Jackson Katz' TedTalk on languaging and violence against women. Rashad Beal and Peace Over Violence. Fiona Tatten and Womenthology. Film resources like IndieFlix and GirltalkHQ. And of course, Sarah's films Losing Sight of Shore, The Empowerment Project, Nevertheless, her MovieMaker Magazine article on directing Losing Sight of Shore, and her great new book: Empowered Filmmaking.
When Rebecca Field left her small town in the Berkshires for Hollywood, she knew one thing: she was going to be an actor no matter what. After more than a decade of working steadily in your favorite films and shows, she worked opposite Lady Gaga and Bradley Cooper in A Star Is Born. NBD. Just another job on the track of a woman focused on her goal. We’ll talk balance, craft, and stardom.
We talk about Janis Joplin and many films and movies including (many Rebecca has acted on, some we just like) All Rise, Unbelievable, A Star Is Born, Shrill, Dietland, Ozark, Downton Abbey, Succession, Schitt's Creek, The Boys, Cobra Kai, Umbrella Academy, Lovecraft Country and its very handy episode syllabus.
As always, information on our screenwriting workshops and coaching is here.
Filmmaker Sara Nesson knows something about succeeding in a man’s world. Her recent documentary Women Who Score covers 20 female composers in changing Hollywood. Her documentary Poster Girl about the first female gunner in the Iraq war, garnered her Oscar and Emmy nominations. Her quest to bring the story to the screen as a narrative feature continues to be a roller-coaster. We’ll talk about representation and what it means to be a woman who persists.
Watch Sara's new music video and get more info on all her work.
Watch Sara's documentary on Combat Paper: Iraq Paper Scissors
and her documentary Poster Girl
and her documentary for Women Who Score
We also talk about the film We Live in Public, my short film Washed Away, and my upcoming short documentary Arrow: The Stolen Life of an American Heritage Mustang.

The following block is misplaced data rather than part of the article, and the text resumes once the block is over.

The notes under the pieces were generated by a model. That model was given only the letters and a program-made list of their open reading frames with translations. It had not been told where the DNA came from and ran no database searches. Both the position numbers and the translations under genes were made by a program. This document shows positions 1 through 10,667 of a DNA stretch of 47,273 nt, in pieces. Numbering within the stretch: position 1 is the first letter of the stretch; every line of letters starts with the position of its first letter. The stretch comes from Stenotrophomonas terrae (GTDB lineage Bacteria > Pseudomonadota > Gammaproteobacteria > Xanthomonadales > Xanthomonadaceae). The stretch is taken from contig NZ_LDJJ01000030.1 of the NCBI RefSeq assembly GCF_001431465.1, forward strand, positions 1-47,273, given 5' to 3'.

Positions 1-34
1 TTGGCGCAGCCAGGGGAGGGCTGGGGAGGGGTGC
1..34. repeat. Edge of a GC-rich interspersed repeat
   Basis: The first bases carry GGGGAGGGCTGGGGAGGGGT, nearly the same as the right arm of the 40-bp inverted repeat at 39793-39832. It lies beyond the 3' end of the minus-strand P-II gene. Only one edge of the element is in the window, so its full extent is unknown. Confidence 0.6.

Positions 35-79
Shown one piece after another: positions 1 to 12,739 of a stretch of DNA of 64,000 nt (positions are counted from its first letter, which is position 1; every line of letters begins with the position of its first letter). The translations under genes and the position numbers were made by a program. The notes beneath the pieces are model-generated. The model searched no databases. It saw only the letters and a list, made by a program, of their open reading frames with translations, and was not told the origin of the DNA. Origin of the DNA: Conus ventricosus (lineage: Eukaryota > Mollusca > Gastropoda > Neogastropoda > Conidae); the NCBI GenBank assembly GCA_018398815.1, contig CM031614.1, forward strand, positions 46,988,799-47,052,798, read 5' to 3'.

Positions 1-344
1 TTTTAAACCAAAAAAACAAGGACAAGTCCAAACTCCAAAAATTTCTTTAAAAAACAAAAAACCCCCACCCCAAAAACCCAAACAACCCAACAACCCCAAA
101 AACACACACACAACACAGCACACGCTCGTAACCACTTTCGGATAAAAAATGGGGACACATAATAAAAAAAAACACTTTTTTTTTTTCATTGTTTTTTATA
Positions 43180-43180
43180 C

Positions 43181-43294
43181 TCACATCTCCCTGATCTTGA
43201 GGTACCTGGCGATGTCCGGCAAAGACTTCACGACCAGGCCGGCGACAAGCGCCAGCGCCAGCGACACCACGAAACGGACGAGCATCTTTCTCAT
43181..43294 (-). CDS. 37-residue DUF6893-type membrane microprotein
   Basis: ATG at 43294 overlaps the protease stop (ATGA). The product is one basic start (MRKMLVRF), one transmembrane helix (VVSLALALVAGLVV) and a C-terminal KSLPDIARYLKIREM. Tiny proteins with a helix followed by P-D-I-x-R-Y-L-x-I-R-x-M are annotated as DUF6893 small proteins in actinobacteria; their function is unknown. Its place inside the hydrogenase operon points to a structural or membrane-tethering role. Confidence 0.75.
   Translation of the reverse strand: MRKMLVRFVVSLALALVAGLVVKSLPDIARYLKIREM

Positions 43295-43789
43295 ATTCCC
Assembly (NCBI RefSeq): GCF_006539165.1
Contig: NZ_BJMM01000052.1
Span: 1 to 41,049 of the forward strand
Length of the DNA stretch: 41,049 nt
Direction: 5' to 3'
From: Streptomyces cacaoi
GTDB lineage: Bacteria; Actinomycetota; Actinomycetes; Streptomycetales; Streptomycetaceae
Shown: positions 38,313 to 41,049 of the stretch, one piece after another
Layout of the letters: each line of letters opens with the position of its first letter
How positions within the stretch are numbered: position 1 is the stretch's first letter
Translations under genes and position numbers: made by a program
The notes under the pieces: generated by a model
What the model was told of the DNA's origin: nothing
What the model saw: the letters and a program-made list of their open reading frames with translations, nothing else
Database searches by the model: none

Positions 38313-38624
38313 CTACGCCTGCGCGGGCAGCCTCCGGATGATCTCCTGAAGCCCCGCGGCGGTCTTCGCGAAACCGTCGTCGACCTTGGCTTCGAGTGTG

As always, information on our upcoming screenwriting workshops and coaching are here.
Voices of Persistence: Filmmakers Behind Films on Inez Milholland and the American Suffrage Movement
In 1916 suffragist Inez Milholland went up against President Woodrow Wilson who, like many men of the time, saw the possibility of women voting as a threat. With one of the most important voting days in our lifetime right around the corner, I talk with filmmakers who’ve made both narrative and documentary films about Inez and her fight to make sure every American has the right to vote. Join me, Amy Walker, Jessica Graham, and Martha Wheelock.
More on the symbols of the suffrage movement including the 19th Amendment ratification flag.
And more resources at the National Women's History Alliance.
The radical tea towel company Martha loves.
Bob Cooney's book on Winning the Vote.
Martha's earlier Votes for Women film
As always, more on Pagecraft writing workshops here.
Composer Jeff Rona has always been curious about what moves people. His curiosity served him well. He’s got a list of film, TV, and video game credits a mile long. He’s scored projects for names like Spielberg, Altman, Soderbergh. He composed music for the 2008 Beijing Olympic games. Heavily involved in music technology his innovations have touched your life if ways you don’t know. We’ll talk about the intersection of creativity and technology and how music creates emotion.
The power of the music in Hitchcock's Psycho to influence the film's rating.
Jeff's score for my short film, Washed Away.
As always, information on upcoming PageCraft classes and script coaching is here.
Visual artist and illustrator Lauren Over has always been interested in synchronicity, connection, and in the Rorschach-test-like effect an image can have on a viewer. Working steadily on movie posters and commercial client work, she’s mixed pen and ink and watercolor to produce an astro-botanical deck of tarot cards that reinterpret traditional symbology with birds, animals, traditional herb use, and historical figures. We'll talk about finding a path with art.
We talk about the Myers Briggs test, Enola Holmes, and the Language of Flowers. She designed movie posters for Can You Dig This, and the upcoming Good Vibrations. We also talk about previous Hearthside Salon with Sesame Street Puppeteer Liz Hara.
As always, more on PageCraft screenwriting courses and coaching is here.